Public Release: 

Neuroscience 2018 media registration now open

Largest global meeting on the brain features latest research discoveries in science, health

Society for Neuroscience

More than 30,000 neuroscience researchers, clinicians, and advocates from around the world will gather November 3-7 in San Diego to share the latest developments in brain research and engage with leaders in the field. Neuroscience 2018, the annual meeting of the Society for Neuroscience, will feature nearly 14,000 presentations on brain function, health, and disease, covering topics such as social behavior, the reward system, addiction, new tools and technology, and memory, among others.

What: Neuroscience 2018, the world's largest source of emerging news on brain science and health
When: November 3-7
Where: San Diego Convention Center, San Diego

Media may register for Neuroscience 2018 at:

Credentialed reporters have access to top neuroscientists, press materials, and special events, providing a rich assortment of sources for both spot news and feature stories.

Program Highlights:

  • Dialogues Between Neuroscience and Society: "Music and the Brain"
    Saturday, November 3, 11 a.m.-1 p.m.
    Jazz guitarist Pat Metheny and jazz bassist and vocalist Esperanza Spalding, both Grammy award-winning artists, will be joined by a panel of SfN members in a discussion of the impact of music on the brain -- on our emotions and memory as well as in the creative and healing processes.

  • The dArc Matter of Synaptic Communication
    Saturday, November 3, 5:15-6:30 p.m.
    Vivian Budnik, PhD, chair of the Department of Neurobiology at the University of Massachusetts Medical School, will share recent advances in cell biology that have revealed new mechanisms by which synaptic partners in the nervous system communicate. These mechanisms are offering new perspectives for our understanding of synapse development and plasticity.

  • "Solitary Confinement: Psychological and Neurobiological Insights Into Isolation"
    Sunday, November 4, 1-3 p.m.
    In this Social Issues Roundtable, a neurobiologist, a psychologist, a physician, a lawyer, and an individual held in isolation for 29 years will cover the impact of chronic isolation on the brain, focusing on the extreme example of solitary confinement.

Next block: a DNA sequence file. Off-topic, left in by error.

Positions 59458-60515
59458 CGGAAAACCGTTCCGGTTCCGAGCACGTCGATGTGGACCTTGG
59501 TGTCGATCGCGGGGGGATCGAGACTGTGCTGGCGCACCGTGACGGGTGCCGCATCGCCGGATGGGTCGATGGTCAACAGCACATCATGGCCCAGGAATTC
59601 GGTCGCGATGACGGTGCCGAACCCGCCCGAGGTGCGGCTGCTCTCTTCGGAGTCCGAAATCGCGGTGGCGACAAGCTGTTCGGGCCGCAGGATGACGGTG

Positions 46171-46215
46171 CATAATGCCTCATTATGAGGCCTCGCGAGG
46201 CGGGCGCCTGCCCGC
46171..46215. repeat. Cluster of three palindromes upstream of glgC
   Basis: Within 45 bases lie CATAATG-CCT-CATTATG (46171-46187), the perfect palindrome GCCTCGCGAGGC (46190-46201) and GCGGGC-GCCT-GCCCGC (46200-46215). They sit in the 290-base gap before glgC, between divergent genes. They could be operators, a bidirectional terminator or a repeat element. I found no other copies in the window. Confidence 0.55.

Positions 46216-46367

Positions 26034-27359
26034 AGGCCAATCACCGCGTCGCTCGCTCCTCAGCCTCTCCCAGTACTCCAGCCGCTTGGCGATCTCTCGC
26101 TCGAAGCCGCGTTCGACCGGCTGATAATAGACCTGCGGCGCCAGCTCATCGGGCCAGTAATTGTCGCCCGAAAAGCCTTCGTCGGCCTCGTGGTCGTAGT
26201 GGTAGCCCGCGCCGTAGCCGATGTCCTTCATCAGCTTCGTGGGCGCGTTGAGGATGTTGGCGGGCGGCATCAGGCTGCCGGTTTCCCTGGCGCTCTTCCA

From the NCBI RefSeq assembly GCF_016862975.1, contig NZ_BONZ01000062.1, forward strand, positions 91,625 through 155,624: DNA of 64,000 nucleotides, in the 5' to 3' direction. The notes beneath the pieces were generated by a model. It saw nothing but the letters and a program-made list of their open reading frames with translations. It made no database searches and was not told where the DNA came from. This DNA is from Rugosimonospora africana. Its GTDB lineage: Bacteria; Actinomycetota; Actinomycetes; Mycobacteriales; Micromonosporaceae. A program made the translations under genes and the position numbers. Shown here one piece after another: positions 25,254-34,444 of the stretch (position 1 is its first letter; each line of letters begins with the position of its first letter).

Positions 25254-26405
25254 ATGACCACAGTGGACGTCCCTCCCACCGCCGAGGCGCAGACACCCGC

• Neurobiology of Social Behavior Circuits
    Sunday, November 4, 5:15-6:30 p.m.
    Catherine Dulac, PhD, Higgins Professor in Molecular and Cellular Biology at Harvard University and a Howard Hughes Medical Institute investigator, will describe new data elucidating the identity and functioning principles of neural circuits underlying various social behaviors, with an emphasis on one of the most challenging on the planet: parental care.

  • From Nanoscale Dynamic Organization to Plasticity of Excitatory Synapses and Learning
    Monday, November 5, 5:15-6:30 p.m.
    Daniel Choquet, PhD, director of research at the French National Center for Scientific Research, will discuss new tools for studying synapse dynamic organization at the nanoscale and trafficking of neurotransmitter receptors at the synapse, explaining how they are unveiling some of the molecular mechanisms of learning in the healthy and diseased brain.

  • From Salvia Divinorum to LSD: Toward a Molecular Understanding of Psychoactive Drug Actions
    Tuesday, November 6, 5:15-6:30 p.m.
    Bryan L. Roth, MD, PhD, Michael Hooker Distinguished Professor in the Department of Pharmacology at the University of North Carolina at Chapel Hill, will show how research has illuminated molecular targets responsible for the actions of psychoactive drugs. Director of the NIMH Psychoactive Drug Screening Program, he will further detail how this structural insight can be applied to therapeutic drug discovery.

Media are required to register for credentials in order to access press conferences, embargoed media material, and events. View SfN's credentialing policy.


The Society for Neuroscience (SfN) is an organization of nearly 36,000 basic scientists and clinicians who study the brain and the nervous system.

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